- CMS has issued a proposed rule relaxing certain administrative requirements in states with high Medicaid managed care populations.
- Under the proposal, states would not have to analyze and monitor access to care if an overwhelming share of covered lives received care through managed care plans.
- The rule would also make it easier for all states to make minor cuts to fee-for-service payment rates.
The proposal is part of the Trump administration’s drive to roll back regulations and reduce administrative red tape.
Currently, states must develop and submit an access monitoring review plan for Medicaid services provided via fee-for-service. The review plan must identify a data-driven means to review access to care, including availability of care through enrolled providers and changes in beneficiary service utilization. If states reduce Medicaid service rates, the affected services must be added to the review plan and the effects monitored for three years.
The proposed rule would change that by exempting states with an overall Medicaid managed care penetration rate of 85% or more from most access monitoring requirements. States meeting the threshold would attest to such at the start of each year. Currently, 17 states meet that criteria.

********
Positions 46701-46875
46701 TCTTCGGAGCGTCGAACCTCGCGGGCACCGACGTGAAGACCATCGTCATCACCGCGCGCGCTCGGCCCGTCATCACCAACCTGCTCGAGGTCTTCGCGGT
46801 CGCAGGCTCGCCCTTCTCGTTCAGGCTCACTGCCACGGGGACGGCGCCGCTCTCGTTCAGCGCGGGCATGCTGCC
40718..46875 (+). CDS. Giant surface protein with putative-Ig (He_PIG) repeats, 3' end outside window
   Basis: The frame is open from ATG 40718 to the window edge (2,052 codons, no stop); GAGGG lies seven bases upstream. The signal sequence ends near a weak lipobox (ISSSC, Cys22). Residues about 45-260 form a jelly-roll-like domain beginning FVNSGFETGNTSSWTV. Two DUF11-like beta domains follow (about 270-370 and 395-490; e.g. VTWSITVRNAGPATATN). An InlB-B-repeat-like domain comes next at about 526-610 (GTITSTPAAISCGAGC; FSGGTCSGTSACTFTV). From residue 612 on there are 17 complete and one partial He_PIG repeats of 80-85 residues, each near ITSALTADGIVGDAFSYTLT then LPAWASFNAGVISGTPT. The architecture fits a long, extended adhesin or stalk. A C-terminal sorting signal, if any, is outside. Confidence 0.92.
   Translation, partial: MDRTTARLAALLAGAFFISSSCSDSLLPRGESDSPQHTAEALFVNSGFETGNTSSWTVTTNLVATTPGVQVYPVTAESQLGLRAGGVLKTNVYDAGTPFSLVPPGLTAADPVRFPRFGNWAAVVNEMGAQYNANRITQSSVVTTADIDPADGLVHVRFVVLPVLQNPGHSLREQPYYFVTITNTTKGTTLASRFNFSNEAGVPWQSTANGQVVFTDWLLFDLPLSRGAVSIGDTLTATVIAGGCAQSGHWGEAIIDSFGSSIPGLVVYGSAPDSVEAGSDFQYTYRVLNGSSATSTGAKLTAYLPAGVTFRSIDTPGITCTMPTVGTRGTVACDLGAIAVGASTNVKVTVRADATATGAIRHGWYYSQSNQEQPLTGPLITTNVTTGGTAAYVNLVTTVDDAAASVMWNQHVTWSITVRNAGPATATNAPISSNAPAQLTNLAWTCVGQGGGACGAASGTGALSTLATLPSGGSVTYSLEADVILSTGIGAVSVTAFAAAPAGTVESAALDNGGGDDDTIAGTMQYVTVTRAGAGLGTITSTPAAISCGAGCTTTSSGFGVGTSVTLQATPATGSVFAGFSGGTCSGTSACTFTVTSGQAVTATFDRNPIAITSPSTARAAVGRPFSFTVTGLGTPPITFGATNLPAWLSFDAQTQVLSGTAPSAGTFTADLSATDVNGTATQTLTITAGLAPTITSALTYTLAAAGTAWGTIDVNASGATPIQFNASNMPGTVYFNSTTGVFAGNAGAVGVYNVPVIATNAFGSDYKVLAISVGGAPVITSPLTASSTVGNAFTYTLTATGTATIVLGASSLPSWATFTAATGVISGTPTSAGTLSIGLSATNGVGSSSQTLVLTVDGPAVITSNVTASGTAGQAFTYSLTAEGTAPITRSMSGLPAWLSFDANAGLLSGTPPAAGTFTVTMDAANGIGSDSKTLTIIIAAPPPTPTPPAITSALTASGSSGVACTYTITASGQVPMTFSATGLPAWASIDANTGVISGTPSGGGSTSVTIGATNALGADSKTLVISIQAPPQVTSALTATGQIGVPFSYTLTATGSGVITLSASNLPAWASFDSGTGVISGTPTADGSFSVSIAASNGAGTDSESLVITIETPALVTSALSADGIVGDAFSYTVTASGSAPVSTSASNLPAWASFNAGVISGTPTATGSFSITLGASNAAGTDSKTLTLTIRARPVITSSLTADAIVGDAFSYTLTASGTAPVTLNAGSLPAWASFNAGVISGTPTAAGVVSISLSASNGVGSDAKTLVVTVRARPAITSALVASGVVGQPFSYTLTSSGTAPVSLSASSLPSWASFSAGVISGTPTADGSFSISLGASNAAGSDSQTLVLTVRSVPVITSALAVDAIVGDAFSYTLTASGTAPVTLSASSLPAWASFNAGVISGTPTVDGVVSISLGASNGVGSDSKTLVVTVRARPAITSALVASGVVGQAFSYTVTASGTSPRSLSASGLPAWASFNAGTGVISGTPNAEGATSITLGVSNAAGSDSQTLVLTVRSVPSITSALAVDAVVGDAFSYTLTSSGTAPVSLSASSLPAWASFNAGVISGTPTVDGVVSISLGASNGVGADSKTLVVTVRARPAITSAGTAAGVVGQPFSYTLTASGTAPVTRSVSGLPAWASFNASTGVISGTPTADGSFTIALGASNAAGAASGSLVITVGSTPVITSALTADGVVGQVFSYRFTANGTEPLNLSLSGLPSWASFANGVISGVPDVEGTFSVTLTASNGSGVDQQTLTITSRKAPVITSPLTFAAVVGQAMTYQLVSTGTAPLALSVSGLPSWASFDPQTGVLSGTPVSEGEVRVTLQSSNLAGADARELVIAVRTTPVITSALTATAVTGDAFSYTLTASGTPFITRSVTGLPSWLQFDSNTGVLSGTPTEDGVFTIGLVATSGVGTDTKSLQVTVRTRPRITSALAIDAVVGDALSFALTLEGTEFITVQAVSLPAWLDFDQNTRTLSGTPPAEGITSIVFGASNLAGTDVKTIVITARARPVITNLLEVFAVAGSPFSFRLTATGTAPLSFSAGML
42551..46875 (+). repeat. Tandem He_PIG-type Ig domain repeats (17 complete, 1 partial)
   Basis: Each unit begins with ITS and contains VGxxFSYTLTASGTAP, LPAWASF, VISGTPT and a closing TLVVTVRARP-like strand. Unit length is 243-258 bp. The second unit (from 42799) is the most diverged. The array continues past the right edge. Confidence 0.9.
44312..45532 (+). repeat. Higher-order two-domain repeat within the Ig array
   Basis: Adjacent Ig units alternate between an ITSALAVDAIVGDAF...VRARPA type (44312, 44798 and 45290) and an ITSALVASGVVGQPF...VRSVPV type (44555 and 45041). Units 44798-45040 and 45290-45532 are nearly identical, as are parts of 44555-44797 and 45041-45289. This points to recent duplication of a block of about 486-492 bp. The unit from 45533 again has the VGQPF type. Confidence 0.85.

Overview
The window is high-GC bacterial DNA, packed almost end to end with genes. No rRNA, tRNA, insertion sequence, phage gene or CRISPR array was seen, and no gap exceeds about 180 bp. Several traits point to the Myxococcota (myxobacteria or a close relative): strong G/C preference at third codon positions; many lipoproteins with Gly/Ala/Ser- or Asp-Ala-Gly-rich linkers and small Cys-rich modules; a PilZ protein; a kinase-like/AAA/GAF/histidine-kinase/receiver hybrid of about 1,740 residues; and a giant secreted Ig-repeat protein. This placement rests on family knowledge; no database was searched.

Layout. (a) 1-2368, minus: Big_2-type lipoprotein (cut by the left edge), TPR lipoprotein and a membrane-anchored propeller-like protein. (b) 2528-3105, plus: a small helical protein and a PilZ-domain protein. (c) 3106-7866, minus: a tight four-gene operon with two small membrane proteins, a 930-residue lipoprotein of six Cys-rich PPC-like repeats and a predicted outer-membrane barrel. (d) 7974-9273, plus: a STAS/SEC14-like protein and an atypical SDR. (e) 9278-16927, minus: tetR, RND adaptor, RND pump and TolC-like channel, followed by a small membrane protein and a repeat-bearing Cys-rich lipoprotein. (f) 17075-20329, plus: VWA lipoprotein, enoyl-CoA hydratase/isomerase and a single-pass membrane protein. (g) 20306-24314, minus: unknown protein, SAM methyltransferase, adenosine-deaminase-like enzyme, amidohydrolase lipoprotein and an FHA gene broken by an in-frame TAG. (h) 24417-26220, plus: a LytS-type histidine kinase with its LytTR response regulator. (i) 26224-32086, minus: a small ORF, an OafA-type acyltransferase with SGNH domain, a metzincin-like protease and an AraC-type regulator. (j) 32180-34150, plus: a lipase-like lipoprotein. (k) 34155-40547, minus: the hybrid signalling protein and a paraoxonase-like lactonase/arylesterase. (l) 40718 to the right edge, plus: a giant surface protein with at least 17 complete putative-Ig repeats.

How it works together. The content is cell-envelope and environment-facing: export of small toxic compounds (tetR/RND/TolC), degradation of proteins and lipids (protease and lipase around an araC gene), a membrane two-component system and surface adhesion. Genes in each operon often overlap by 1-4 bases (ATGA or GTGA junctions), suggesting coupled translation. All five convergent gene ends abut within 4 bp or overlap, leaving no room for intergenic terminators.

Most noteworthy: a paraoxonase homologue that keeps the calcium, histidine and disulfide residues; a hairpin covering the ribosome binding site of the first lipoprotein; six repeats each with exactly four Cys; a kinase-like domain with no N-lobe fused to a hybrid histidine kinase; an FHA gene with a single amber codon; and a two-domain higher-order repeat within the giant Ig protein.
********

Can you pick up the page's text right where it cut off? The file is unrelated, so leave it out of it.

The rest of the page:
Further, provider payment cuts of less than 4% in overall service category spending for a given year, or 6% for two consecutive years, would be exempt from access analysis. And states making cuts to Medicaid payment rates would be able to use baseline information on access under current payment rates rather than having to predict how those rate reductions would impact access to care.
CMS said its goal is to do less micromanaging of state programs and focus instead on measurable program outcomes and holding states accountable for results.
The agency is accepting comments on the proposed changes through May 22.